As a child I was very active- I loved gymnastics and swimming and dancing and soccer - not to mention climbing trees, building forts and other outdoor activities. But, I was told, my body wasn't proportioned or shaped ideally to really find success or be seriously encouraged in any of these areas. Instead, surrounded by a family and a larger culture who were afraid of fat and wanted to "nip in the bud" the chance that I might put on extra weight, I became a normal weight kid who was put on diets from the age of nine, and encouraged, with all kinds of incentives to lose 10, 20, 30 pounds. I lost weight, I gained it back, and food and exercise became charged and loaded - certainly separated from any simple sense of their functionality or pleasure. This training to diet chronically, combined with the frequent enough feedback from kids at school and adults as well that I was "funny looking," bred a serious sense of dissatisfaction and bodily dysphoria in me: a sense of being in the "wrong body" with an ever present mandate to change who I was, how I looked. It wasn't until I was in college and developed a feminist perspective on food, body, and weight that I started to understand the cultural and political dimensions of this aspect of my life. At that point, I made a deep-level commitment to myself to try to reclaim and inhabit the body I have, and to not only bear witness, but to try to change, the harmful factors that had contributed to the needless suffering I'd endured through my childhood and teen years. Today, and for most of my adult life, moving is my joy: I love dancing, swimming, hiking, bicycling, yoga. Although I have grappled with injuries, and do still battle at times with the cultural mandate to alter my body rather than accept and embrace it, I do feel like I've transitioned, in adulthood, to a better relationship to my own physicality.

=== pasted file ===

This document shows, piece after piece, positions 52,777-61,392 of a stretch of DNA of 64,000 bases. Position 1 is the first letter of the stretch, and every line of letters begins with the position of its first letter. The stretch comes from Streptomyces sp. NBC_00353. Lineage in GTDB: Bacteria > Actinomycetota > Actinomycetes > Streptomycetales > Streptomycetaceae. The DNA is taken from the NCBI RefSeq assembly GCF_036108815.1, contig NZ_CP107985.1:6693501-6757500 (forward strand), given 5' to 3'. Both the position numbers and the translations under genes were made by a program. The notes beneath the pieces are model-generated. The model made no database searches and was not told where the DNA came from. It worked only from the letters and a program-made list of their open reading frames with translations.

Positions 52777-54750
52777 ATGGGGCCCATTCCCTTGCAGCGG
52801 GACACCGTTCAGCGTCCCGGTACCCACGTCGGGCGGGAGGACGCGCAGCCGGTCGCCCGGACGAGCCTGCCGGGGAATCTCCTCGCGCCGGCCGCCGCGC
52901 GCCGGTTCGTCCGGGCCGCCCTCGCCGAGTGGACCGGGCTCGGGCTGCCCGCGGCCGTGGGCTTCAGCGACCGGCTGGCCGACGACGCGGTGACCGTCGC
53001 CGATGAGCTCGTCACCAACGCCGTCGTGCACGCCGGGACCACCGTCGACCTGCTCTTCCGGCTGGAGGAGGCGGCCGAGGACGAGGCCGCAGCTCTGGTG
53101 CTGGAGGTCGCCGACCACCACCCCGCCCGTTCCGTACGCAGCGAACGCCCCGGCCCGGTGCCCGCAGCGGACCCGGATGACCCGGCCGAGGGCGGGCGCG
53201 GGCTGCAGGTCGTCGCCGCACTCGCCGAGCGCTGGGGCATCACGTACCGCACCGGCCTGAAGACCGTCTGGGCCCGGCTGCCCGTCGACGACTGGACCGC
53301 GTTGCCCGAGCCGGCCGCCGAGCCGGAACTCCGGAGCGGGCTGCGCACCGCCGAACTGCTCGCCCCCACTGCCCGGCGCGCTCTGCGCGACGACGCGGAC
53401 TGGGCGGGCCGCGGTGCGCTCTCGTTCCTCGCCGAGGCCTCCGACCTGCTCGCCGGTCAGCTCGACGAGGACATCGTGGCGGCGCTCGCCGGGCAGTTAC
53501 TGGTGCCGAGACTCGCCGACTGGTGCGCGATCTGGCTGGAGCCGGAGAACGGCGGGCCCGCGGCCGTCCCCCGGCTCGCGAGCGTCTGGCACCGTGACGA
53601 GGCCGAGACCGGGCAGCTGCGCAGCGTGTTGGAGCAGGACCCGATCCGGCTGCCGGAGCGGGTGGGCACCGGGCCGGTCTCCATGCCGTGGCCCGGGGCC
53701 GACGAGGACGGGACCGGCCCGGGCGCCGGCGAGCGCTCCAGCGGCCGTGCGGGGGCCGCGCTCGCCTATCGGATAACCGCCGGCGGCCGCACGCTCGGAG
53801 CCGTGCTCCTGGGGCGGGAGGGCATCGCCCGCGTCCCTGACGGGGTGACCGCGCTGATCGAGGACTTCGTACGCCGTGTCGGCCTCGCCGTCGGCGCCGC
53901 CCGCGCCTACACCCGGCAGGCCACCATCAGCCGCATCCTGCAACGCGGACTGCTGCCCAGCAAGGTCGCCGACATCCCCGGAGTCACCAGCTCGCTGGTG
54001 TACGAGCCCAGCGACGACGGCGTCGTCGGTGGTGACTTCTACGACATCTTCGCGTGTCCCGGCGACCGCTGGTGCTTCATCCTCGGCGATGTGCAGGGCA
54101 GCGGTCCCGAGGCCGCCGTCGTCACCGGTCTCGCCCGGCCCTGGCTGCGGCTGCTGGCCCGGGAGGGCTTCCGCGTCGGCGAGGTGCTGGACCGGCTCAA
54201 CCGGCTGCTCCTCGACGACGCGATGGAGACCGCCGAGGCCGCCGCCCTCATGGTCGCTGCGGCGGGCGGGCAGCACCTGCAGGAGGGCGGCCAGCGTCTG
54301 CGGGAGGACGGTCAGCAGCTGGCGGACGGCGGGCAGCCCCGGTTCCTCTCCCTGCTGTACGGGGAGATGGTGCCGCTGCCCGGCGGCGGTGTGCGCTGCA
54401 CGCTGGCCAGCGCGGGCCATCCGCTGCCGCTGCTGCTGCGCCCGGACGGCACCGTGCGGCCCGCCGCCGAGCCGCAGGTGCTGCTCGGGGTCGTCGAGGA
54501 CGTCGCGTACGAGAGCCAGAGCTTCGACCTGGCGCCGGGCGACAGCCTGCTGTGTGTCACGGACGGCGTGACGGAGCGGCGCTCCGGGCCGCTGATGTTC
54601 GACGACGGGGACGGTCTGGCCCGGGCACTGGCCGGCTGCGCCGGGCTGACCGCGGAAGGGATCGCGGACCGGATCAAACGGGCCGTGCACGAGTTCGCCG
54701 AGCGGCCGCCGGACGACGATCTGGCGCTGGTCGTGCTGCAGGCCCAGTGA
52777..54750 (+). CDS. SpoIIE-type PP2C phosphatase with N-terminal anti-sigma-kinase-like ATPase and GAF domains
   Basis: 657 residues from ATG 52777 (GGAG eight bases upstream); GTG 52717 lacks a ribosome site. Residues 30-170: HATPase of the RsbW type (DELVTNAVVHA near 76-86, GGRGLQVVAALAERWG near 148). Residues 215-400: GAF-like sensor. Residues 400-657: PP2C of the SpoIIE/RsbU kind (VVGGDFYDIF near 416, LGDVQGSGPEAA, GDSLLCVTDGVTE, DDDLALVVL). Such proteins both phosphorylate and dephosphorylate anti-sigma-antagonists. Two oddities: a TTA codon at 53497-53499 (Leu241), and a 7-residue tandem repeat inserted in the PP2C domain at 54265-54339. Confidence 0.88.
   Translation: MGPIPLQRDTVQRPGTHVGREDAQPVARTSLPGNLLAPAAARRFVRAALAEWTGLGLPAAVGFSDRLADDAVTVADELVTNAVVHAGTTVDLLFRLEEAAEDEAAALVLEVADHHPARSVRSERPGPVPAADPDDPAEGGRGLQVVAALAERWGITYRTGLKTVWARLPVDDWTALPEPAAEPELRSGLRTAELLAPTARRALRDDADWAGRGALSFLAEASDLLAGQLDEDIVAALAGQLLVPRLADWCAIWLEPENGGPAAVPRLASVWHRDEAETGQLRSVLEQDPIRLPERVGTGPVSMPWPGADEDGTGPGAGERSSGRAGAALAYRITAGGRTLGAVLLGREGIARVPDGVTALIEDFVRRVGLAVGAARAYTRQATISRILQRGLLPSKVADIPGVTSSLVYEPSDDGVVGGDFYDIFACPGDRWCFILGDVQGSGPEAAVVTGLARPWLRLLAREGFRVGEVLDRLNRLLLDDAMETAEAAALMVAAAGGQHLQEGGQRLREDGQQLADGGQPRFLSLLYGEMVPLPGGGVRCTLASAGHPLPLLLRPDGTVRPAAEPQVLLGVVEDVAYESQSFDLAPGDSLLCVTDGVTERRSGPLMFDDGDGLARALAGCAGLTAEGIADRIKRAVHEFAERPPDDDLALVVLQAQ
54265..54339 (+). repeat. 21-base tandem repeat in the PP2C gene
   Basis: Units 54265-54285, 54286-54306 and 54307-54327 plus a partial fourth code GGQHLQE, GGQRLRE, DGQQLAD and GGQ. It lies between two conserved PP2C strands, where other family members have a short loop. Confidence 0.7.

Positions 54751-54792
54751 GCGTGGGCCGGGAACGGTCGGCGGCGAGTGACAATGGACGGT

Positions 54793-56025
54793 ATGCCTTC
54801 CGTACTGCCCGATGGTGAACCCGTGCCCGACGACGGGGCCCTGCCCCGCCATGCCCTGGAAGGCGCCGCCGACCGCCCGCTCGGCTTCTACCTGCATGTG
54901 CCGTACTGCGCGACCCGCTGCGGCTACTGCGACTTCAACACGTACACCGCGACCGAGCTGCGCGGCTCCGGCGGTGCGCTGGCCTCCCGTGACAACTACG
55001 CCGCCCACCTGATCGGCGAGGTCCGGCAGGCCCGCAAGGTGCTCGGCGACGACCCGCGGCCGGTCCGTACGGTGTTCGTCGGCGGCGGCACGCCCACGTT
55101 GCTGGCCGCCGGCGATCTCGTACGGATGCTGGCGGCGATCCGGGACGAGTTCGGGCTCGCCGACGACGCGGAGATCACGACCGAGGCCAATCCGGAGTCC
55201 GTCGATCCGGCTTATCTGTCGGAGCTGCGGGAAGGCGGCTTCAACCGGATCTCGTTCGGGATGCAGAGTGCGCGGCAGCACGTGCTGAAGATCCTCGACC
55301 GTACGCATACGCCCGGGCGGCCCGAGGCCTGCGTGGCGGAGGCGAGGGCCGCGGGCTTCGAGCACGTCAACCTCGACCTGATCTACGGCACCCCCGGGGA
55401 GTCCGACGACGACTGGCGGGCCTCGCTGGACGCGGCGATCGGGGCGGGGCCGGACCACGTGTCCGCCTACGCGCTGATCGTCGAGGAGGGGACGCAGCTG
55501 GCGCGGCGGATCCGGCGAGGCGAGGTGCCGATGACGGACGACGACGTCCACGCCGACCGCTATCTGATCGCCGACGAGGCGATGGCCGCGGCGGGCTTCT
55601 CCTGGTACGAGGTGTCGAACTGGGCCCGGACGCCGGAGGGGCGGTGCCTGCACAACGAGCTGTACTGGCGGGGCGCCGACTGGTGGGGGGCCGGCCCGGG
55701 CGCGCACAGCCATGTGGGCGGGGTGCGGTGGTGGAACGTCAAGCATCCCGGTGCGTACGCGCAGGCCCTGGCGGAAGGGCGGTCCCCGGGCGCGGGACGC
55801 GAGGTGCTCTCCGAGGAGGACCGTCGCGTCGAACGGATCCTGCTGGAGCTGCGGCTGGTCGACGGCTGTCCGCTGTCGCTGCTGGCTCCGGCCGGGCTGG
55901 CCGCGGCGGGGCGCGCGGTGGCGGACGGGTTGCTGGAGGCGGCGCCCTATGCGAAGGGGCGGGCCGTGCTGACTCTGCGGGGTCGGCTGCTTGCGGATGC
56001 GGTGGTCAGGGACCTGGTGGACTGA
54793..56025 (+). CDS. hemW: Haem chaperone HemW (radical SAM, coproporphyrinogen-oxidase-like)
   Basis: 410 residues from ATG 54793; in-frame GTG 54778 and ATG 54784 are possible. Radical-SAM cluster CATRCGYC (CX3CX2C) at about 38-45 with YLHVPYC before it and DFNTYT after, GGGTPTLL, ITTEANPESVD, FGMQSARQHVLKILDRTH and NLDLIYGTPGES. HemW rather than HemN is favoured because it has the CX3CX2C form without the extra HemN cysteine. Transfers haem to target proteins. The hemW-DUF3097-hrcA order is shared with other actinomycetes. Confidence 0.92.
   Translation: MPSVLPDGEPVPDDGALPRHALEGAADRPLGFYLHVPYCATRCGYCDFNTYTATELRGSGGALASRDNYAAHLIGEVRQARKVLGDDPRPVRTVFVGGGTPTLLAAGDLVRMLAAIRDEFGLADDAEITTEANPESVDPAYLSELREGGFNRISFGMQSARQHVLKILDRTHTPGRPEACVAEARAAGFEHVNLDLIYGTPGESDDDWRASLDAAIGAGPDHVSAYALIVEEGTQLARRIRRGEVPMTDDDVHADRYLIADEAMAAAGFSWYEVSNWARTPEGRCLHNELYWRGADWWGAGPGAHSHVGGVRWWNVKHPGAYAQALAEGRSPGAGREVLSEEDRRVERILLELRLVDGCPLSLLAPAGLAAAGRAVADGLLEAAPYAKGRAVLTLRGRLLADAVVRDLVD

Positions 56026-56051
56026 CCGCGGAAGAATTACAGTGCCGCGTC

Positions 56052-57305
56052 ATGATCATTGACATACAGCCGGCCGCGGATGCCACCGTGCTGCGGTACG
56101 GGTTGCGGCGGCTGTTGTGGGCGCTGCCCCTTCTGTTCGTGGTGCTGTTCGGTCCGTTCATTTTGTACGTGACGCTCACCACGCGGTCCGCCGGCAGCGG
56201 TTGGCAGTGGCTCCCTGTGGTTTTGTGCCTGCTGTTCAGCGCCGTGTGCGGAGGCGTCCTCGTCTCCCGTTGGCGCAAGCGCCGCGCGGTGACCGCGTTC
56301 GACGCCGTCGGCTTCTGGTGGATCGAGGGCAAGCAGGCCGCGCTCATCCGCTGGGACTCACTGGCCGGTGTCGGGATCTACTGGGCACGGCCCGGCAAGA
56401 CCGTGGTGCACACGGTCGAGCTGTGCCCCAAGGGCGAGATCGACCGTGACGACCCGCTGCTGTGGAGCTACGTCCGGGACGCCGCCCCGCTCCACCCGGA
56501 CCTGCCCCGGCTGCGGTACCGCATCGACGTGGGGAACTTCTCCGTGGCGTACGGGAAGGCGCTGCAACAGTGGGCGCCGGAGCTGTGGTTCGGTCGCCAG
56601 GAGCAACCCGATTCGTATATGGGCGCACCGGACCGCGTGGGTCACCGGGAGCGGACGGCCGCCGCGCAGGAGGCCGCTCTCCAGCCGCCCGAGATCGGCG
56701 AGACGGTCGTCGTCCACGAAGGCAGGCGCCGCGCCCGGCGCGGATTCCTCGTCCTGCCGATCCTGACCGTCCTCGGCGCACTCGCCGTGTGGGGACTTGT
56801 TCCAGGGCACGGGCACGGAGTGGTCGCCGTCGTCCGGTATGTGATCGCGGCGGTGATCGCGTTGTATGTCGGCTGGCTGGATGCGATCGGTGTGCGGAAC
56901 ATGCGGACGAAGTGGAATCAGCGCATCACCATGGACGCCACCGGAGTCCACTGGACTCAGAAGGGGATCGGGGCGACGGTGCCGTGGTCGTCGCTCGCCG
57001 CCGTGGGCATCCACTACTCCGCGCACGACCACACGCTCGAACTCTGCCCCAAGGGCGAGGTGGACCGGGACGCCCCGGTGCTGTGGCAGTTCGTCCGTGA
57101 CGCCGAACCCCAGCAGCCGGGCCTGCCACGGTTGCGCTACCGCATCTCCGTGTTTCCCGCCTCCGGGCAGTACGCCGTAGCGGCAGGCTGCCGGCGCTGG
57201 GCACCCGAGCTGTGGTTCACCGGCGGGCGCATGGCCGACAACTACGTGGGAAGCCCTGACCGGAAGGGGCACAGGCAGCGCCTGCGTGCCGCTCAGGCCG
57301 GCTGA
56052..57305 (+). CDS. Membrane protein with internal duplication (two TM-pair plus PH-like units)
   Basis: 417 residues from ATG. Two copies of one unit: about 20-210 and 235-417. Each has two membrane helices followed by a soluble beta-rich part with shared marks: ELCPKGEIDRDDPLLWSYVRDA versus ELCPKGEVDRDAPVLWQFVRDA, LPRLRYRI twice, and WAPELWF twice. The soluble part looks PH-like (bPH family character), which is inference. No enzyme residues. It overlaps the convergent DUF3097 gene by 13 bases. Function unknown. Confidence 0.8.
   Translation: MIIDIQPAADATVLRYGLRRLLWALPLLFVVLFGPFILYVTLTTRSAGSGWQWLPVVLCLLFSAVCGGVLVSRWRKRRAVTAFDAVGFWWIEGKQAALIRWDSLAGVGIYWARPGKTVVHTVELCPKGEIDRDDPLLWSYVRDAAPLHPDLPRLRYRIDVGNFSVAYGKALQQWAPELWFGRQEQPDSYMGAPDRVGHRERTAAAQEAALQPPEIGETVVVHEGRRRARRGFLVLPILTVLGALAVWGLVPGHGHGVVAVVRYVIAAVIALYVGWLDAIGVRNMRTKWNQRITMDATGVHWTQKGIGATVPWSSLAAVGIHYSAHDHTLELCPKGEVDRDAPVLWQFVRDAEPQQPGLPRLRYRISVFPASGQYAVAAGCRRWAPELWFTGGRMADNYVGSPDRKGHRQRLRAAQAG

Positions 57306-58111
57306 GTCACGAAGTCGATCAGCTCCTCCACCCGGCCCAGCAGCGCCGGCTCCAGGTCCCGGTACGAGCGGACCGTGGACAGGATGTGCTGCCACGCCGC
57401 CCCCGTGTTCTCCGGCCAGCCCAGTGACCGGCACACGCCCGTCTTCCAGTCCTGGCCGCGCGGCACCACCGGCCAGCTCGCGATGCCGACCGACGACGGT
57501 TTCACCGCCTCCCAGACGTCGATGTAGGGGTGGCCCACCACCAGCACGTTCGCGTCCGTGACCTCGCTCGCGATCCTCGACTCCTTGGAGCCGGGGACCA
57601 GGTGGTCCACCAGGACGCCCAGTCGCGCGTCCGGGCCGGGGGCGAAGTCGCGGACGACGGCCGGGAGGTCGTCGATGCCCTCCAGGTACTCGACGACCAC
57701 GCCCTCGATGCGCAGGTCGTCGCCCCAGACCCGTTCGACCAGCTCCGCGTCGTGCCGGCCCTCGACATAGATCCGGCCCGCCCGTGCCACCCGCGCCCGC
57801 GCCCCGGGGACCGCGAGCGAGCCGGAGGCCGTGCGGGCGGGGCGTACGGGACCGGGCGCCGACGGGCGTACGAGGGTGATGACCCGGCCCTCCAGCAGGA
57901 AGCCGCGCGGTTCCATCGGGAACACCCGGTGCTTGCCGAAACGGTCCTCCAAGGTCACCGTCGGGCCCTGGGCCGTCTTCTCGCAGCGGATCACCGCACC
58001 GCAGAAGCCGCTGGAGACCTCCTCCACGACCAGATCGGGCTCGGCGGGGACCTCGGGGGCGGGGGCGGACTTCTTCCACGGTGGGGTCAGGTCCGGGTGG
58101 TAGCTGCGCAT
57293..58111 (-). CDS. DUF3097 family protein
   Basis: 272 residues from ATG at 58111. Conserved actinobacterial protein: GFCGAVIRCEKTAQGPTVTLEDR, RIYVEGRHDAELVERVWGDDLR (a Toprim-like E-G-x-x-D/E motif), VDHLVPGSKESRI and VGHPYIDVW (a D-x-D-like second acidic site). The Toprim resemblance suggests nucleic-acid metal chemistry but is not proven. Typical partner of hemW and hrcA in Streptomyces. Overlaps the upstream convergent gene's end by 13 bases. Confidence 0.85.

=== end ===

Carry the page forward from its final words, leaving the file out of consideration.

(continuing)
What are your philosophies on food & eating?
Food is hugely important to me; the pleasure and the creativity of cooking, the tasks of preparing and enjoying food with friends and family are incredibly important to the fabric of my everyday life. It would be a denial of everything I hold dear, my priorities in being alive, to sever myself from that experience, or to look at food and eating in a purely utilitarian way.

For me eating "well," i.e. in a way that is taking care of my physical, mental, and emotional health does require a certain discipline - a practice of being honest with myself about what I want and need at any given time- in terms of what food and how much food. This practice requires a certain slowness - patience- which is difficult to come by in the life I lead, but it is one to which I remain dedicated.